True North missed

Monday 8 July 2013, 1.51pm HKT

FINALLY, someone notices:—

reinventing the wheel

(via c4c)

“Very interesting program, but once again, like 90% of the fare out there … only for the YOUNG, as it frequently states … people who are going to amount to anything obviously don’t start studying after the age of 35 … the assumptions behind such [a] program’s exclusive support of youth seem[s] to be justified, and I’ve heard they make perfect sense from those I confront on the issue: ‘our shareholders/governing board established it as one of the rules, and we can’t deviate from those’ is usually the reason.

“However, it may just be based on pure and morbid prejudice, and they may have NO data at all to show that 25 year olds are a better investment than 52 year olds.

“Indeed, someone might produce more in 10 years than others 30, and then again, a promising young student may just change their mind, and all the investment in their future would have ‘gone to waste’ — but Erasmus obviously feels they can predict the future.”

— Someone in the academic world remarking on the Eramus Mundus Ph.D. programme International Doctorate for Experimental Approaches to Language and Brain at IDEALAB.

(emphasis mine)

IDEALAB is a European Union neurolinguistics research facility specialising in normal and impaired language acquisition. It is a consortium of two German universities (Potsdam and Gröningen), the University of Trento (Italy), Newcastle University (UK) and MacQuarie University (Australia).


Invest in the young, they say. It would be worthwhile, they say.

But it turns out that investment is mostly at the expense of older people, whose cutoff age is often set arbitrarily.

The risk then is the young continually reinvents the wheel, which the older ones often turn out to have had the experience of having reinvented the same wheel in THEIR youth.

Took these people long enough to notice…

The Naked Listener highly recommends that you visit the IDEALAB’s website to read the trite language of platitudes it uses to explain the programme.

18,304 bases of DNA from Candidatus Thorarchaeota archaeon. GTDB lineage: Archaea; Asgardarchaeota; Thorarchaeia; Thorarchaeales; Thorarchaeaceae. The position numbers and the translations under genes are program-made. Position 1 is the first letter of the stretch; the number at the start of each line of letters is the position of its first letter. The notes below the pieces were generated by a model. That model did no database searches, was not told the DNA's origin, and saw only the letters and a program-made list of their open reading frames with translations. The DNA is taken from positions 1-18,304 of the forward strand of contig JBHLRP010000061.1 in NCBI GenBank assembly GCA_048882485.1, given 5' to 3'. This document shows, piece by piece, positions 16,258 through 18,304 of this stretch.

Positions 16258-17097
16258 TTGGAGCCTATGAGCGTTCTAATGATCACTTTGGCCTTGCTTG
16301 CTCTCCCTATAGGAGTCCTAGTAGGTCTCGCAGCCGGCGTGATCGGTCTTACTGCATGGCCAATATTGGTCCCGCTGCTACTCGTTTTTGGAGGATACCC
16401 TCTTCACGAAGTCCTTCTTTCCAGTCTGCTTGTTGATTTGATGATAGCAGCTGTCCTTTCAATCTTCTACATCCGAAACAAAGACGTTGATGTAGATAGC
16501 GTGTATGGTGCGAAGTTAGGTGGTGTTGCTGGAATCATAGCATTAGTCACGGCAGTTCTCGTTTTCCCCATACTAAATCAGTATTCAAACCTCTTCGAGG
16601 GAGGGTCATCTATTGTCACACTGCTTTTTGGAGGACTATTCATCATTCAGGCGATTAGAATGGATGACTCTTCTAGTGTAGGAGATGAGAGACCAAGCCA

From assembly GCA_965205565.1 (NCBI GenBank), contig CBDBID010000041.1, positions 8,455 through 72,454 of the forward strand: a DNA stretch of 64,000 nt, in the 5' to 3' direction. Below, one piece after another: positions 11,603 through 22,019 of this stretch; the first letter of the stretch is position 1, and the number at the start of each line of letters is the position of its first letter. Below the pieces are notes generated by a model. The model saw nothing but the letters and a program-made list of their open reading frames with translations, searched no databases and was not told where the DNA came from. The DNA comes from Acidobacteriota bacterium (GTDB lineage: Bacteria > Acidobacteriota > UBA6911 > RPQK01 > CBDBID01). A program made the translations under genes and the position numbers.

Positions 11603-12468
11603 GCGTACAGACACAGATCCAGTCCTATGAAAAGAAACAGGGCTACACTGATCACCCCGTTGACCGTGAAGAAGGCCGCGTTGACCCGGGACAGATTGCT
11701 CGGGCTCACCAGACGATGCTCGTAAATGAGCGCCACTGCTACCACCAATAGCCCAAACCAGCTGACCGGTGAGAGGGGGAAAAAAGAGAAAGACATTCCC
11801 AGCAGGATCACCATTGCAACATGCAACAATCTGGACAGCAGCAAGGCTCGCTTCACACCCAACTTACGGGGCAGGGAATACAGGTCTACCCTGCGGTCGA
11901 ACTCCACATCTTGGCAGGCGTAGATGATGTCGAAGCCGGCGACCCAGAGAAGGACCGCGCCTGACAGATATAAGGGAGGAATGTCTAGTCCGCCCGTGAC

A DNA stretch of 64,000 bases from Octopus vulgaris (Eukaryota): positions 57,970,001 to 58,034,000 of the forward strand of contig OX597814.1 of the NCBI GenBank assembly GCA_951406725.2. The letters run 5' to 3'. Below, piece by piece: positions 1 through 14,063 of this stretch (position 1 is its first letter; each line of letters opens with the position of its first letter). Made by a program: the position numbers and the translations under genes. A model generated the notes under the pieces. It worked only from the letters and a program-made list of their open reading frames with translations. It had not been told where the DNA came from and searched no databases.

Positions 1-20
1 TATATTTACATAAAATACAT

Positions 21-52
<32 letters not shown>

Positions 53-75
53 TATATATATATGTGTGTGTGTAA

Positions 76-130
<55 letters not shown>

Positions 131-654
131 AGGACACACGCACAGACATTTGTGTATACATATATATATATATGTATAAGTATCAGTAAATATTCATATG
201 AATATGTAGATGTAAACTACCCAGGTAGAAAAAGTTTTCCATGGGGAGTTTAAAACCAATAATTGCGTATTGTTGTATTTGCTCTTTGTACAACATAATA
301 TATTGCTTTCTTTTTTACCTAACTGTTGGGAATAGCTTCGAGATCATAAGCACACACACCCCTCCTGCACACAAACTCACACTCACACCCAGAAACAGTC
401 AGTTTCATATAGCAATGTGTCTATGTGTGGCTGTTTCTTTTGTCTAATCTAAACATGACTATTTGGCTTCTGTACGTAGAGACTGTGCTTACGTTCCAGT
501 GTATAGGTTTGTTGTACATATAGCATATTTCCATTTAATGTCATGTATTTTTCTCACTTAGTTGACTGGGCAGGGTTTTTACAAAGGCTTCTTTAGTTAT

(hat tip to Caroline K. for the original feed)


“The time you’re spending on polishing might be better spent building.”
— Seth Godin (07 July 2013)

In the business of education and research — as it is in the business of life — a lot of things that needs doing may well have been done before, even if it’s using the new features in the new version.

The challenge is to find this stuff and be able to make use of that earlier effort. A key resource in this regard is experience. In most practical situations, experience is a free resource — a kind of open-source resource, if you will — give or take a few exceptions.

I recall Mrs Friedman, my botany and zoology schoolmistress, telling us that knowledge is the pencil and experience the pencil sharpener. One without the other won’t do at all. All things being equal, she said, it’s the pencil sharpener that helps you put to use whatever crap pencil at hand, until a better pencil turns up.

Making recourse to experience (especially the experience of others) shouldn’t be one-way traffic. Others may be providing the experience and knowledge, but your ‘job’ is to see how much and how far that experience and knowledge will go. They are there not to guide us, but rather to be used to suggest modifications and improvements in some way to developing your own experience.

At the very least, it should stop you doing so much wheel reinvention.

Look at the above picture again.

“When I inherited you, I inherited a friend, not a slave…” — Ben-Hur (1959)



© The Naked Listener’s Weblog, 2013. (B13230)

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